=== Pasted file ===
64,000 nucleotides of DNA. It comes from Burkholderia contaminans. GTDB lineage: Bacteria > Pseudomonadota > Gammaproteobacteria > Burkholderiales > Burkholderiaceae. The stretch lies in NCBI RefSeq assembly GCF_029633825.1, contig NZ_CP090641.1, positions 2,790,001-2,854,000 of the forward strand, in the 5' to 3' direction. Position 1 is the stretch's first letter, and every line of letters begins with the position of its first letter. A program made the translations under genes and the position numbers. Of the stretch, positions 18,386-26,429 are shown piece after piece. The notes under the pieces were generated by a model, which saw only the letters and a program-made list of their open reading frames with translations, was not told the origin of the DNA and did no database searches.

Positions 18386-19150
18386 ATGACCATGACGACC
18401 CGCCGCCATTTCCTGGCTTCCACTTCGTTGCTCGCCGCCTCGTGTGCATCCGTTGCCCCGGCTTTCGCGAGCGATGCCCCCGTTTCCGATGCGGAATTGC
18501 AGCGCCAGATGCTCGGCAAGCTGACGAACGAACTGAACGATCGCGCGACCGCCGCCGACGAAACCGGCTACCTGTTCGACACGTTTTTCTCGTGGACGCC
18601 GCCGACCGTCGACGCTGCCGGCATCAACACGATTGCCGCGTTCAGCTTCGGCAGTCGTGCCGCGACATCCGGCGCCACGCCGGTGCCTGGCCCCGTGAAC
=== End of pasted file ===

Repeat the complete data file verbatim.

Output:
64,000 nucleotides of DNA. It comes from Burkholderia contaminans. GTDB lineage: Bacteria > Pseudomonadota > Gammaproteobacteria > Burkholderiales > Burkholderiaceae. The stretch lies in NCBI RefSeq assembly GCF_029633825.1, contig NZ_CP090641.1, positions 2,790,001-2,854,000 of the forward strand, in the 5' to 3' direction. Position 1 is the stretch's first letter, and every line of letters begins with the position of its first letter. A program made the translations under genes and the position numbers. Of the stretch, positions 18,386-26,429 are shown piece after piece. The notes under the pieces were generated by a model, which saw only the letters and a program-made list of their open reading frames with translations, was not told the origin of the DNA and did no database searches.

Positions 18386-19150
18386 ATGACCATGACGACC
18401 CGCCGCCATTTCCTGGCTTCCACTTCGTTGCTCGCCGCCTCGTGTGCATCCGTTGCCCCGGCTTTCGCGAGCGATGCCCCCGTTTCCGATGCGGAATTGC
18501 AGCGCCAGATGCTCGGCAAGCTGACGAACGAACTGAACGATCGCGCGACCGCCGCCGACGAAACCGGCTACCTGTTCGACACGTTTTTCTCGTGGACGCC
18601 GCCGACCGTCGACGCTGCCGGCATCAACACGATTGCCGCGTTCAGCTTCGGCAGTCGTGCCGCGACATCCGGCGCCACGCCGGTGCCTGGCCCCGTGAAC